The End User Device Strategy was also published at the end of October 2011. It aims to provide savings and increase the re-use and interoperability of PCs, laptops, thin clients and smartphones.

The strategy responds to the Government's goal for the public sector workforce to be able to work from any location on any suitable government or non-government end user device. It also seeks to address the issue that more than 600,000 end user devices are currently being employed across central government, with no common standards.

What is within scope?

The key objective is to introduce a minimum set of standards for end user devices. These will cover account service management and security requirements, and government departments will be provided with a timeline for implementing the new standards through existing or new contracts.

The following items are in scope for the End User Device Strategy:

  • Device hardware - PCs, laptops, tablets, thin client, smart phones and any other hardware that an end user can use to interact with their data and applications. Peripheral devices are not within scope, but the programme will consider their interfaces.
  • Operating systems - running either directly on the hardware or in a virtualised environment.
  • Application abstraction/isolation - applications are abstracted from the operating system and isolated from other applications where appropriate. This ensures that changes made by one application do not impact on others, allowing applications to be upgraded independently.
  • Interfaces - the interfaces to ICT and service management infrastructure.
  • Device management - software updates, asset management and application delivery.
  • Standards - standards for each layer and between layers.

At this stage, the strategy applies to central government, executive agencies and arms length bodies only. However, the document makes it clear that the concepts should be appropriate for the wider public sector.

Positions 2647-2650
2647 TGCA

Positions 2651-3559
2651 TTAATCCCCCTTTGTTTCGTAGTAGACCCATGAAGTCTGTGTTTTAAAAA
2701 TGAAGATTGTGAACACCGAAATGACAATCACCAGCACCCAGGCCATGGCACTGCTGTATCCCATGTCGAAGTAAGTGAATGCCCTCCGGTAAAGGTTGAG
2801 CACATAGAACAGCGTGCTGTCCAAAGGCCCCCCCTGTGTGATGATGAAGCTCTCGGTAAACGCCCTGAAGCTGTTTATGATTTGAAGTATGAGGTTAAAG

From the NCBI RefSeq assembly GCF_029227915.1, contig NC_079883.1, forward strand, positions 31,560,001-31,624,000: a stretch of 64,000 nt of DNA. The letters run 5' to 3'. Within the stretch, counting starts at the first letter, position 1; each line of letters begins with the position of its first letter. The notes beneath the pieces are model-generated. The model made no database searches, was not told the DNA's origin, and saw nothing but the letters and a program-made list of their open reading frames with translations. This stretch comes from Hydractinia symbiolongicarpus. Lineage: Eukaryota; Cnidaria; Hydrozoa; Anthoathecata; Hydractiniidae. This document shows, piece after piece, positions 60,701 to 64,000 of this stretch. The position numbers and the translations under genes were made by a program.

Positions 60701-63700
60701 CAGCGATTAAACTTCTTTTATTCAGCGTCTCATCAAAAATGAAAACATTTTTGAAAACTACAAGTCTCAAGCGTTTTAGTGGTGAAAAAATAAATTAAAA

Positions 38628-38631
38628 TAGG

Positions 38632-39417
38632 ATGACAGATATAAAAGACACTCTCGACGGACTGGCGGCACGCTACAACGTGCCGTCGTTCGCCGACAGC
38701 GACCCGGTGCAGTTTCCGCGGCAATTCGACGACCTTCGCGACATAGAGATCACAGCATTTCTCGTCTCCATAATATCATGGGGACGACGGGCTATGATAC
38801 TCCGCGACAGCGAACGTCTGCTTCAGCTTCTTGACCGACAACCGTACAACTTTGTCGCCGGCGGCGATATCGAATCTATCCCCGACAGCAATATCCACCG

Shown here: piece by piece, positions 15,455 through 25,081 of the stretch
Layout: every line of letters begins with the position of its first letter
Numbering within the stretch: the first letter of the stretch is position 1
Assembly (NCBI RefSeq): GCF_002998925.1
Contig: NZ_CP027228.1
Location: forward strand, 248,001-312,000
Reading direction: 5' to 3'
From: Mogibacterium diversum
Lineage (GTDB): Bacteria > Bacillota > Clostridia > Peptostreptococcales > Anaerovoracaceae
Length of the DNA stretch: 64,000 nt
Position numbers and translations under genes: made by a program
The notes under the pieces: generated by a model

There are four key principles underlying the strategy:

  • The introduction of pan-government standards for devices.
  • The separation of layers of the device infrastructure.
  • Exploitation of new device technology for business benefit.
  • The management of refresh cycles to best meet business needs.

To achieve these, a pan-government set of 'families of work styles', will be identified based on similar usage of devices. For example, the strategy notes that work undertaken by a VAT inspector and a probation officer is very different, but that they each 'belong' to the same family in terms of usage of devices. Common standards will then be introduced for each family of work styles.

Proposed timetable?

The delivery programme is set to run until the end of 2012, and the SIP sets out a milestone for full implementation of the End User Device Strategy to begin in January 2013.

Interestingly, the strategy makes it clear that departments do not need to wait for the end dates of existing contracts before adopting the End User Device Strategy. Where appropriate, the Government will engage with suppliers to renegotiate contracts, and according to the timetable a coordinated desktop/devices benchmarking exercise will be undertaken for contracts with three years or more to run.

Benefits will be measured via a benchmarking exercise based on the device cost per Full Time Equivalent (FTE).